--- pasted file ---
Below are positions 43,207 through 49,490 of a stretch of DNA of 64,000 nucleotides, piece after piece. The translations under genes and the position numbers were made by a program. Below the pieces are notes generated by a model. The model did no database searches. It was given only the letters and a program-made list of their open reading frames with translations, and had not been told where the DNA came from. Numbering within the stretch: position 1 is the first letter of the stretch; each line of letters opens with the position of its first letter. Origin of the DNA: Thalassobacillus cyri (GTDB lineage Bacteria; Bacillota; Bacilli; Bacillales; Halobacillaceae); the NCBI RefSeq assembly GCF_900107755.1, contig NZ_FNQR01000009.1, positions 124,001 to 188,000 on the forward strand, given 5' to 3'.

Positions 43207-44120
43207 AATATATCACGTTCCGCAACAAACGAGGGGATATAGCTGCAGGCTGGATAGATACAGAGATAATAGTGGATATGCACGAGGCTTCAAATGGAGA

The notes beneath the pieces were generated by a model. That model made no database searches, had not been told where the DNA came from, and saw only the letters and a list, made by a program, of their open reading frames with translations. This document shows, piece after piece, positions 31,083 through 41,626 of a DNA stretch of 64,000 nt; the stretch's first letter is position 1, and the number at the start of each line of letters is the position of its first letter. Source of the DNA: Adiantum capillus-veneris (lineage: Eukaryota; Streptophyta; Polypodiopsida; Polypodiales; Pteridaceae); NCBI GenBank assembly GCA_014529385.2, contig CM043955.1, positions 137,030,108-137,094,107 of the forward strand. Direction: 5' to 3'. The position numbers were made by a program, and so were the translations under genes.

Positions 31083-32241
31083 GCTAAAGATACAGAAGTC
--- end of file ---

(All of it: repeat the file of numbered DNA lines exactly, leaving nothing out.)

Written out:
Below are positions 43,207 through 49,490 of a stretch of DNA of 64,000 nucleotides, piece after piece. The translations under genes and the position numbers were made by a program. Below the pieces are notes generated by a model. The model did no database searches. It was given only the letters and a program-made list of their open reading frames with translations, and had not been told where the DNA came from. Numbering within the stretch: position 1 is the first letter of the stretch; each line of letters opens with the position of its first letter. Origin of the DNA: Thalassobacillus cyri (GTDB lineage Bacteria; Bacillota; Bacilli; Bacillales; Halobacillaceae); the NCBI RefSeq assembly GCF_900107755.1, contig NZ_FNQR01000009.1, positions 124,001 to 188,000 on the forward strand, given 5' to 3'.

Positions 43207-44120
43207 AATATATCACGTTCCGCAACAAACGAGGGGATATAGCTGCAGGCTGGATAGATACAGAGATAATAGTGGATATGCACGAGGCTTCAAATGGAGA

The notes beneath the pieces were generated by a model. That model made no database searches, had not been told where the DNA came from, and saw only the letters and a list, made by a program, of their open reading frames with translations. This document shows, piece after piece, positions 31,083 through 41,626 of a DNA stretch of 64,000 nt; the stretch's first letter is position 1, and the number at the start of each line of letters is the position of its first letter. Source of the DNA: Adiantum capillus-veneris (lineage: Eukaryota; Streptophyta; Polypodiopsida; Polypodiales; Pteridaceae); NCBI GenBank assembly GCA_014529385.2, contig CM043955.1, positions 137,030,108-137,094,107 of the forward strand. Direction: 5' to 3'. The position numbers were made by a program, and so were the translations under genes.

Positions 31083-32241
31083 GCTAAAGATACAGAAGTC